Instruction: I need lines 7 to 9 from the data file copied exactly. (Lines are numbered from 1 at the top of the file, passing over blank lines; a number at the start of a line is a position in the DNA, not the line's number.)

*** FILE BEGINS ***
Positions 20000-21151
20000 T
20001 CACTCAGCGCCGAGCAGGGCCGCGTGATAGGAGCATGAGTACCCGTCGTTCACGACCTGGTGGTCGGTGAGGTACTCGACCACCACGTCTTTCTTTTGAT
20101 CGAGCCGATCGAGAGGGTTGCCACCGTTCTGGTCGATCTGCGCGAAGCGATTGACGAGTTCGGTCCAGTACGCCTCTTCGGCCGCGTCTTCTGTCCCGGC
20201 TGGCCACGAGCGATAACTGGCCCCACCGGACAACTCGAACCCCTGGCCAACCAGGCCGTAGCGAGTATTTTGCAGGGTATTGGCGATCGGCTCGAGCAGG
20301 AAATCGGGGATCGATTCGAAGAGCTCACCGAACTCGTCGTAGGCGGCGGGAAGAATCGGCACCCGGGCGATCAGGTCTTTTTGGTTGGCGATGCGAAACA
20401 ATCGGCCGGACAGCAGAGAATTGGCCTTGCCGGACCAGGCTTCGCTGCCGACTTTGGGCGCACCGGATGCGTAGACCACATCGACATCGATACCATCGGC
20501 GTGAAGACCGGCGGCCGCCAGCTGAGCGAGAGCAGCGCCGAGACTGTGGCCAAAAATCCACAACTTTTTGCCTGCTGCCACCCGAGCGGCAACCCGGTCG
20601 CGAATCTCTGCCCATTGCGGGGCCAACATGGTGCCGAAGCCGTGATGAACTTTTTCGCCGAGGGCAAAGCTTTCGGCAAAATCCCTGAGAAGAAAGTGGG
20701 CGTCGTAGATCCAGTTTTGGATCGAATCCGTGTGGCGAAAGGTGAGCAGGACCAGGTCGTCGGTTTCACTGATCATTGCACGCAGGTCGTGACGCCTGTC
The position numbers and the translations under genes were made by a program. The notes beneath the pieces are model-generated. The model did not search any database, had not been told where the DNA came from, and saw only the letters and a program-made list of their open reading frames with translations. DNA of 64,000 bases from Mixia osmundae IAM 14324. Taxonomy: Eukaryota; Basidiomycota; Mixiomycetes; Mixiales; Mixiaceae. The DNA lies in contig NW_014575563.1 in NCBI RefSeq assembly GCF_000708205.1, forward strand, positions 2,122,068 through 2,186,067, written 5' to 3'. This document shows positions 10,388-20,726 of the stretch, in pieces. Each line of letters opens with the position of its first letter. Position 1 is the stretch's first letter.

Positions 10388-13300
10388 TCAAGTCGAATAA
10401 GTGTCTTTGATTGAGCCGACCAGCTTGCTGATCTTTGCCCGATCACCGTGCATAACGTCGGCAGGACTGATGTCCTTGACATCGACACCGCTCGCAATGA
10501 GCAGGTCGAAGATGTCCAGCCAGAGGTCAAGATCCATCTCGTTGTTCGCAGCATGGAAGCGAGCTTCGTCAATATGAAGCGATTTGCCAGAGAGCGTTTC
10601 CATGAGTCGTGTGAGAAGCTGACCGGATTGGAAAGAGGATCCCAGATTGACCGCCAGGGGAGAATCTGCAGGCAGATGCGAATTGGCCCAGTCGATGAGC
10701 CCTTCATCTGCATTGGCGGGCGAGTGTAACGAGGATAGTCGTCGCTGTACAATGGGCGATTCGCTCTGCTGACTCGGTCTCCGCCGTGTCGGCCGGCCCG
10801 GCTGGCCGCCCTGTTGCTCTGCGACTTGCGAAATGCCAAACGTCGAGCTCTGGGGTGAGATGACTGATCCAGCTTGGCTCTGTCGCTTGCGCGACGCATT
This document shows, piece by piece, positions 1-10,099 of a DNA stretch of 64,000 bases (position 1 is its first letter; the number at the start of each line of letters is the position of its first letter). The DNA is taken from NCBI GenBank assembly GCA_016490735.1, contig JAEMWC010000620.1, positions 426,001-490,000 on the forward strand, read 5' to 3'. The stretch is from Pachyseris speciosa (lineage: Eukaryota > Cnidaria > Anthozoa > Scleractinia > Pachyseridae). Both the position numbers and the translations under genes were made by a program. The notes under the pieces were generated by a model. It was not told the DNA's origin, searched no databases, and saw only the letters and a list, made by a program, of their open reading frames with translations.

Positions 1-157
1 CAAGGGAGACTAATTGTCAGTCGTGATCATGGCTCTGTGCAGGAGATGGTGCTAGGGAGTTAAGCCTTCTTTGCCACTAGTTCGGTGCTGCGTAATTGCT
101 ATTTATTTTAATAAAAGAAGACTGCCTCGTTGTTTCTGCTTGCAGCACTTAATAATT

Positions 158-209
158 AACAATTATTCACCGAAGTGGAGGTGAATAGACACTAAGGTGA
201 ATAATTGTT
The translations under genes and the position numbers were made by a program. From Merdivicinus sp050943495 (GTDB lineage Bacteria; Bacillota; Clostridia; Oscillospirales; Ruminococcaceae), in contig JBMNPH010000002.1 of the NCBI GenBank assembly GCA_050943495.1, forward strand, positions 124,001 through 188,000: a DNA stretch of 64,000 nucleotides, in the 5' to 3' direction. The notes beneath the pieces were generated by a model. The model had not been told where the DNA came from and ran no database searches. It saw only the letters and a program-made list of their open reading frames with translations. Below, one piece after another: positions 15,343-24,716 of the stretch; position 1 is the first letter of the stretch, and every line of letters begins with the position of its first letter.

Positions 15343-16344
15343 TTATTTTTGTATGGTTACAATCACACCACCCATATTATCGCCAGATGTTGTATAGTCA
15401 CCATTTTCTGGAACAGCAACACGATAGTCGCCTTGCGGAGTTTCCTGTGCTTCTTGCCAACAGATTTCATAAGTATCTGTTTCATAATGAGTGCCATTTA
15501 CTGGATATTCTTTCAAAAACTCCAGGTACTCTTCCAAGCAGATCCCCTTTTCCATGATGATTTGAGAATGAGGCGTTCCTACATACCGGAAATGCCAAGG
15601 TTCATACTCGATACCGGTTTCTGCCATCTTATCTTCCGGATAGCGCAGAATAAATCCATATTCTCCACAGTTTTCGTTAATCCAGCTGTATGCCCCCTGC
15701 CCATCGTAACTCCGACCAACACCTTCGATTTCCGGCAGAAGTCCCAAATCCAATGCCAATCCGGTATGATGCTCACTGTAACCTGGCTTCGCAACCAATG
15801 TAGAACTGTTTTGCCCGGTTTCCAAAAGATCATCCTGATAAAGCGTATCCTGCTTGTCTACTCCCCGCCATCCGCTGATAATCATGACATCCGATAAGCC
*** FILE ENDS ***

20401 ATCGGCCGGACAGCAGAGAATTGGCCTTGCCGGACCAGGCTTCGCTGCCGACTTTGGGCGCACCGGATGCGTAGACCACATCGACATCGATACCATCGGC
20501 GTGAAGACCGGCGGCCGCCAGCTGAGCGAGAGCAGCGCCGAGACTGTGGCCAAAAATCCACAACTTTTTGCCTGCTGCCACCCGAGCGGCAACCCGGTCG
20601 CGAATCTCTGCCCATTGCGGGGCCAACATGGTGCCGAAGCCGTGATGAACTTTTTCGCCGAGGGCAAAGCTTTCGGCAAAATCCCTGAGAAGAAAGTGGG